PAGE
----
Crew Member Falls Overboard on Carnival Cruise
The Coast Guard announced that it was suspending a search for a Carnival Cruise crew member who fell overboard in early July. The Coast Guard reported that it searched over 2,600 square miles for the body of Gaffar Sitwilkar who is the father of three children. The news came as a terrible revelation to family members who hoped to at least recover the man’s body for a proper burial.
According to details and investigation, the man could not be found and the cruise ship immediately returned to the area where he had last been seen to conduct a rescue mission. The man, however, could not be found.
The ship is said to have been traveling from Cozumel to Miami and the man is believed to have fallen off the ship somewhere around Cuba.
Death Benefits in Maritime Cases
Work on the high seas is often dangerous. Workers, however, are entitled to a fairly generous benefits package in the case of severe injury or death. Since many maritime cases involve off-shore drilling and oil rigs, these claims are not uncommon. The laws that protect Maritime workers in workers’ compensation cases also cover their dependents.
The Jones Act and DOSHA is the law when it comes to workers’ compensation and maritime injuries. These benefits cover a broad array of circumstances. Employers are expected to provide on-the-job medical care and when an employee is injured, food, shelter and more. In cases where an employee is injured on the job, they can either file a claim against their employer’s workers’ compensation policy or a Jones Act claim which is a lawsuit alleging negligence. This runs contrary to land workers who can only file a claim against a workers’ compensation policy.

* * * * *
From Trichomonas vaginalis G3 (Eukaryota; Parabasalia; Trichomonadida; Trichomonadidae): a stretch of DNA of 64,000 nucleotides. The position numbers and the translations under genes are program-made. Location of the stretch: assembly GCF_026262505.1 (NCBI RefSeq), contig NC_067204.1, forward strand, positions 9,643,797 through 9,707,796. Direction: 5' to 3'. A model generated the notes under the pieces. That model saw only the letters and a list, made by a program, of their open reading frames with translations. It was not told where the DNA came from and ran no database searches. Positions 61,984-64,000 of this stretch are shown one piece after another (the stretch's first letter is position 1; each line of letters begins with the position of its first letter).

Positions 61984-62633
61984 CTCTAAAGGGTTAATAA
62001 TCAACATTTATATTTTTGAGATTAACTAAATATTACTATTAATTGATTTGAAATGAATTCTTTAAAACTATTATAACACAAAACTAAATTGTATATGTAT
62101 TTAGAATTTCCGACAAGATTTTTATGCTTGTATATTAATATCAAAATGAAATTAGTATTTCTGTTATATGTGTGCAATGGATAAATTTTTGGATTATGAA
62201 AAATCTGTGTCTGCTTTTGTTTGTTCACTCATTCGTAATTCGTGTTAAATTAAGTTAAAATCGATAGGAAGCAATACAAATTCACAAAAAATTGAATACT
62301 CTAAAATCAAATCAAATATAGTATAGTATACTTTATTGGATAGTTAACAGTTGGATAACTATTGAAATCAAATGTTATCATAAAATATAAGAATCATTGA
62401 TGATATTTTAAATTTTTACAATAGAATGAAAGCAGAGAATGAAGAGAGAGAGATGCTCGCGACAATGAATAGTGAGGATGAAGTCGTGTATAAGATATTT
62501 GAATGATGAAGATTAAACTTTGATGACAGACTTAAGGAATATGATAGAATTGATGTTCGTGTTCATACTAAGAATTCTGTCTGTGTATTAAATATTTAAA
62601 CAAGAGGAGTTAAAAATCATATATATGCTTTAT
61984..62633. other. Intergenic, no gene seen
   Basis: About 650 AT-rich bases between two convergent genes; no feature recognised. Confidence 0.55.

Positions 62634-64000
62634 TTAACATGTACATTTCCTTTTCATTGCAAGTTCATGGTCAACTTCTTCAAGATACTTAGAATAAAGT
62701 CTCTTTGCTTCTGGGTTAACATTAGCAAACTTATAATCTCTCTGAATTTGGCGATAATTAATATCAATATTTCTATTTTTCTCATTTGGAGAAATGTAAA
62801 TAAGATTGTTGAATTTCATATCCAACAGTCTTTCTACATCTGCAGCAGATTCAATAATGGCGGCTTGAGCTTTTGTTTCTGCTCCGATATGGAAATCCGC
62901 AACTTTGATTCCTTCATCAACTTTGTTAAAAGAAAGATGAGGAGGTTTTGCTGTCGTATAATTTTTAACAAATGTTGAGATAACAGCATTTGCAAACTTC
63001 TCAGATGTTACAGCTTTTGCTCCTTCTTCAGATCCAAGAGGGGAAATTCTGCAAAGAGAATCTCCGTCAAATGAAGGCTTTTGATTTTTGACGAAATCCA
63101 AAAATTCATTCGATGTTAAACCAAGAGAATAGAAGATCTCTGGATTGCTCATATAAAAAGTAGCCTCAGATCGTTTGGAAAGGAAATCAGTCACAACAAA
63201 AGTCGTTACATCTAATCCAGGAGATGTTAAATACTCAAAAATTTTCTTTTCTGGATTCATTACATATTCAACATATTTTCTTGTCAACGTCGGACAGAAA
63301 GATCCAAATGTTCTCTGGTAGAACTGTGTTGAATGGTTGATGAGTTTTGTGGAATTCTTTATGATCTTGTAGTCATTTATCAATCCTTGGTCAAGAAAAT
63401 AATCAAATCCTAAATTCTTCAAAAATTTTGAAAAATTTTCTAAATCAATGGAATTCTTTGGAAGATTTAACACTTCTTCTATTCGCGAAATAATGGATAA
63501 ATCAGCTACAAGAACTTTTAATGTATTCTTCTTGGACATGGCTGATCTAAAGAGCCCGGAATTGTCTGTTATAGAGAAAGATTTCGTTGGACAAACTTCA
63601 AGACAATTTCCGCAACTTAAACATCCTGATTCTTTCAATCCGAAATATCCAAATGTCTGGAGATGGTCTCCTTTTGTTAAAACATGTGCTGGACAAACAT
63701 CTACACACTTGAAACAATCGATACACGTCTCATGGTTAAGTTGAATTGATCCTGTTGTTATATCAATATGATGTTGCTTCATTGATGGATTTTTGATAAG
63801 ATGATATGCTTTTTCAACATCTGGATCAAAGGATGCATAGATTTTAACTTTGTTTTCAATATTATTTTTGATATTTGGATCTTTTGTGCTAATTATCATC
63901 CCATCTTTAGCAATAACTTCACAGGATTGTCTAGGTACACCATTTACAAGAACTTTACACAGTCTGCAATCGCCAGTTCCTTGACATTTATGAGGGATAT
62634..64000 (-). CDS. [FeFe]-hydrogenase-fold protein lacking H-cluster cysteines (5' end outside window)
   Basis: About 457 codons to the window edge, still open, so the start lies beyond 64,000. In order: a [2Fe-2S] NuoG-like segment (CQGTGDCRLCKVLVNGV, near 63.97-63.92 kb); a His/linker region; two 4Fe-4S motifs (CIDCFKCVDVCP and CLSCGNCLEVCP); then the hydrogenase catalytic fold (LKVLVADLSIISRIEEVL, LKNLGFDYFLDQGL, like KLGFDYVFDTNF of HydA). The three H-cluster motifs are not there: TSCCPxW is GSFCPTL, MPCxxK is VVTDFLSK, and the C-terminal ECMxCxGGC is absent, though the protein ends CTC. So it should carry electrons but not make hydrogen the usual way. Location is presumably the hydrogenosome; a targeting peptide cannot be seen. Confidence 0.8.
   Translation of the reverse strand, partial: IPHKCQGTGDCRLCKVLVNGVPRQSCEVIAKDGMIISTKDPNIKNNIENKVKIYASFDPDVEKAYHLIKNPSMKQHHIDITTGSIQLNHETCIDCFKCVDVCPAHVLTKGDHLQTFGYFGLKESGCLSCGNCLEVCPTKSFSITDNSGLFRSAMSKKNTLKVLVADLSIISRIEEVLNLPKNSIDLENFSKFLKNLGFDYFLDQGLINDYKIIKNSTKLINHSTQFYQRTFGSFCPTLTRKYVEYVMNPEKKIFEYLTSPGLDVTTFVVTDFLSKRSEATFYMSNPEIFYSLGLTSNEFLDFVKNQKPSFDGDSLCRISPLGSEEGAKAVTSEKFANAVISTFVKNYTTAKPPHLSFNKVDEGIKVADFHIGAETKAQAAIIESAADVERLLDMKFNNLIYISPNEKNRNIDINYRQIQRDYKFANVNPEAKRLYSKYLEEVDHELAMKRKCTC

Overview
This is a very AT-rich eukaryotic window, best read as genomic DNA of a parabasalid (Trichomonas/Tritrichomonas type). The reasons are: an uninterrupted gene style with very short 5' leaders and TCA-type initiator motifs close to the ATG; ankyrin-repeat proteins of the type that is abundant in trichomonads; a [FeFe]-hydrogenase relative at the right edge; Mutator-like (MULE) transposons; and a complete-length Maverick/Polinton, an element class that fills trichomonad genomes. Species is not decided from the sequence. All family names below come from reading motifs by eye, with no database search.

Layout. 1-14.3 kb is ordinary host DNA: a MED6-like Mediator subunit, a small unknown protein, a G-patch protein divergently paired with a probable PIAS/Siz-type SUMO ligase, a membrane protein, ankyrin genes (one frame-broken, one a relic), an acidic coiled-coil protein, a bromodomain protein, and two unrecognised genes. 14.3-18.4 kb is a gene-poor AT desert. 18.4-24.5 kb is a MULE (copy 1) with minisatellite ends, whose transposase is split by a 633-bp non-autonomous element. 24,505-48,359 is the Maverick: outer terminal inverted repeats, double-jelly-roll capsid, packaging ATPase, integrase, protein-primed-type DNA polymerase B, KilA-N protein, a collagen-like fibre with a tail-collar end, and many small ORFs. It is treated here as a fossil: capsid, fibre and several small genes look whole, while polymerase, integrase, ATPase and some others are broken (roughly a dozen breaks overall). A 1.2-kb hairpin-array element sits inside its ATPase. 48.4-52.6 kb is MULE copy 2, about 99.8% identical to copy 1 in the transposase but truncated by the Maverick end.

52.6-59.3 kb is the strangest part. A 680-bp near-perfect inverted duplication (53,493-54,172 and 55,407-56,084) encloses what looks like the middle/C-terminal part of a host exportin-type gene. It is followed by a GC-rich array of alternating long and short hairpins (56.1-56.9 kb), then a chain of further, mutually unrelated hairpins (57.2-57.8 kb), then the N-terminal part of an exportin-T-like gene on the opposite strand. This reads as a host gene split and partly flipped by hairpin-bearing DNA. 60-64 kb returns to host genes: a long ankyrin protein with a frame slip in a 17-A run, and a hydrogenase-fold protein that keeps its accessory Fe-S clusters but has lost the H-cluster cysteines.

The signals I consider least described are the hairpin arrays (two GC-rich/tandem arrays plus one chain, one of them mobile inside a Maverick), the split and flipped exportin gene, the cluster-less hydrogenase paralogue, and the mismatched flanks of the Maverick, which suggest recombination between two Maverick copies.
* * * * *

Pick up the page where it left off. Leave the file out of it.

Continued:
Depending on the details of an individual’s injury or death, it may benefit a worker to file a workers’ compensation claim or a Jones Act claim. Those who file Jones Act claims can recover more money for a wider array of damages including pain and suffering.
In addition to the Jones Act, a seaman and their family can file claims under DOSHA (Death on the High Seas Act). DOSHA is a bit of a mixed blessing because, not only must the seaman’s family prove negligence, but they are not entitled to so-called “noneconomic damages” such as pain and suffering, grief, or loss of companionship.
What to Do After Losing a Loved One in a Maritime Accident
Your first order of business would be to contact an attorney. If you’re loved one was killed due to an act of negligence by their employer, you will have some options available to you as to how to proceed. An attorney can help you file a claim and secure the evidence you need to prove it in a court of law.
Talk to a Miami Maritime and Admiralty Attorney Today
If you need to file a claim under the Jones Act or DOSHA, talk to a Miami admiralty & maritime lawyer at the office of Michael F. Guilford, P.A. We can help.